My rating: 5 of 5 stars
I really enjoyed Winters’ ‘Last Policeman’ trilogy, so when I heard about his newest book; I picked it up right away, even knowing nothing about it. After reading – I think Winters has surpassed himself. This book is even better.
As the book’s blurbs lets us know, this is an alternate history, set in a present-day United States where the Civil War never happened. In this reality, there are still “Slave” and “Free” states, and of course, there are still runaways – and fugitive slave catchers. Unsurprisingly, there are also still abolitionists, and secret networks devoted to helping escapees make it to freedom. With an update in transportation technology, these networks are now referred to as ‘Underground Airlines,’ rather than railroads.
This is one of those books where I think it’s best to go into it not knowing too much about it, and to let the author reveal things at his own pace. Honestly, I think that even the publisher’s description of the book gives away too much. It’s enough to know that the story involves a fugitive slave catcher working for the FBI, and one particular case that he’s assigned to, which seems to have been given very special weight and significance by his ‘handler.’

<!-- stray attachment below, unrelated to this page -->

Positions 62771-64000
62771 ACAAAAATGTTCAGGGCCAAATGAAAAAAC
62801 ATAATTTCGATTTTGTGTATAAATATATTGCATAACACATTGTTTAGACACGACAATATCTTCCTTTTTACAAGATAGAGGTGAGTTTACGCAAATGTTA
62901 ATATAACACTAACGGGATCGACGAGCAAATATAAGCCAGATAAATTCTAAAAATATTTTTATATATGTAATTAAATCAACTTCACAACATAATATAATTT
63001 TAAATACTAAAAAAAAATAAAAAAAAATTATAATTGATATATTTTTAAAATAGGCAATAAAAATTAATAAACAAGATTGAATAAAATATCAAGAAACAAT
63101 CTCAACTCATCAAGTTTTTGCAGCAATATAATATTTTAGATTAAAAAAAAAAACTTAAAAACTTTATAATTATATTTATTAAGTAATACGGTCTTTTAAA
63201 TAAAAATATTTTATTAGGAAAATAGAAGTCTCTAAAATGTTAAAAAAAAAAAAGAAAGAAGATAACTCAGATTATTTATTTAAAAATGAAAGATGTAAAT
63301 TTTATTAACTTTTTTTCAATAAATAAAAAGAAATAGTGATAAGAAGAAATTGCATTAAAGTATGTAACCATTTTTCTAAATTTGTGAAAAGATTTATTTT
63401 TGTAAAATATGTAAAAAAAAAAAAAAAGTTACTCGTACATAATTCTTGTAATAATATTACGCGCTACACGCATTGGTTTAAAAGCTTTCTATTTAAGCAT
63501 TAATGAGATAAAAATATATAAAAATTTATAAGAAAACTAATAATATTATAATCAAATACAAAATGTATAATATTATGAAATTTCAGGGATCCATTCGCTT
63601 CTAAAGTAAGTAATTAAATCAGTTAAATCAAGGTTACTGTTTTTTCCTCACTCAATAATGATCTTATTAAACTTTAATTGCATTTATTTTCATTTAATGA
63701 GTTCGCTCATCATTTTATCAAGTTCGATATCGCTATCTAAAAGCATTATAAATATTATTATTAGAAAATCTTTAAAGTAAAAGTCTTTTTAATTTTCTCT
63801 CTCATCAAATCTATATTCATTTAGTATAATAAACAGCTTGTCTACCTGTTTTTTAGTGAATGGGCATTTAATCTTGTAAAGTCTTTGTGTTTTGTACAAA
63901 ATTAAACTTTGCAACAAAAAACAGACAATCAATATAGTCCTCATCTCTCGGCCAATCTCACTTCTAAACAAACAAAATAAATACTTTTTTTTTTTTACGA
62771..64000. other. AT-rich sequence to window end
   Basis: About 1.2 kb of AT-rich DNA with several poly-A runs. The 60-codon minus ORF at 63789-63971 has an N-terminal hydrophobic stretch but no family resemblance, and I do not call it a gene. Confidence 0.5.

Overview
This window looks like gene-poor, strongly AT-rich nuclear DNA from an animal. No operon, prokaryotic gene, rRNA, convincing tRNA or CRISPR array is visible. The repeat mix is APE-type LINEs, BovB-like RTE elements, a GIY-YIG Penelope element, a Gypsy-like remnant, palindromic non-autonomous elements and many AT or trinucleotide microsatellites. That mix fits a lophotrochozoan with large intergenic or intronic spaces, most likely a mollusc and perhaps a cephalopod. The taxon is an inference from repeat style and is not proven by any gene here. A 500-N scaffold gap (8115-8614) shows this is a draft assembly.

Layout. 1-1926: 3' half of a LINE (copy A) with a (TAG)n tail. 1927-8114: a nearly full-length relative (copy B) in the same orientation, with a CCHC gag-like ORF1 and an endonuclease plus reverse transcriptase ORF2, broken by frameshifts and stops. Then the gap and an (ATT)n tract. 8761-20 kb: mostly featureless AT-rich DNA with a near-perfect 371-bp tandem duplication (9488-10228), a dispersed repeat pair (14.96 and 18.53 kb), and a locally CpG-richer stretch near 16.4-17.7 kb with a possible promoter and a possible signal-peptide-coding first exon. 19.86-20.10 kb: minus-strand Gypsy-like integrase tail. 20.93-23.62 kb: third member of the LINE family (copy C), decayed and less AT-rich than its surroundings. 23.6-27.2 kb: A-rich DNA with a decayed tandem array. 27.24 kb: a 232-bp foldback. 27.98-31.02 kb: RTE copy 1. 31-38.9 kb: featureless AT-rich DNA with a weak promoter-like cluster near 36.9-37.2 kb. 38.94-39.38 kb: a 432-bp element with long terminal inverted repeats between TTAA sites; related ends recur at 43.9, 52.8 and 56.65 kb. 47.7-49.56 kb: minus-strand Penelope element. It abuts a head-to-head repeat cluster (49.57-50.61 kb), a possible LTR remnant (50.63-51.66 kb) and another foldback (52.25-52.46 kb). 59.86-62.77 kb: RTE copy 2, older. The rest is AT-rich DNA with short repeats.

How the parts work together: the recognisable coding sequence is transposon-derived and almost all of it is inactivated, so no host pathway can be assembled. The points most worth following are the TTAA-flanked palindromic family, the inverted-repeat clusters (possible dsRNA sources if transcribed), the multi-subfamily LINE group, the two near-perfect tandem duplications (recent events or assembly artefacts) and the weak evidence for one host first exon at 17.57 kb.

As the case unfolds, not only do we discover a tense and thrilling mystery, but get to know a believably complex character, caught in an untenable situation. The society imagined here, with all its ramifications, is disturbingly logical in its parallels to our own. As the bare bones of the premise suggest, the book handles all the worst issues of inequality and racism in our country, and does it remarkably well, with real depth and sensitivity.
Many thanks to NetGalley and Mulholland Books for the opportunity to read. As always, my opinions are solely my own.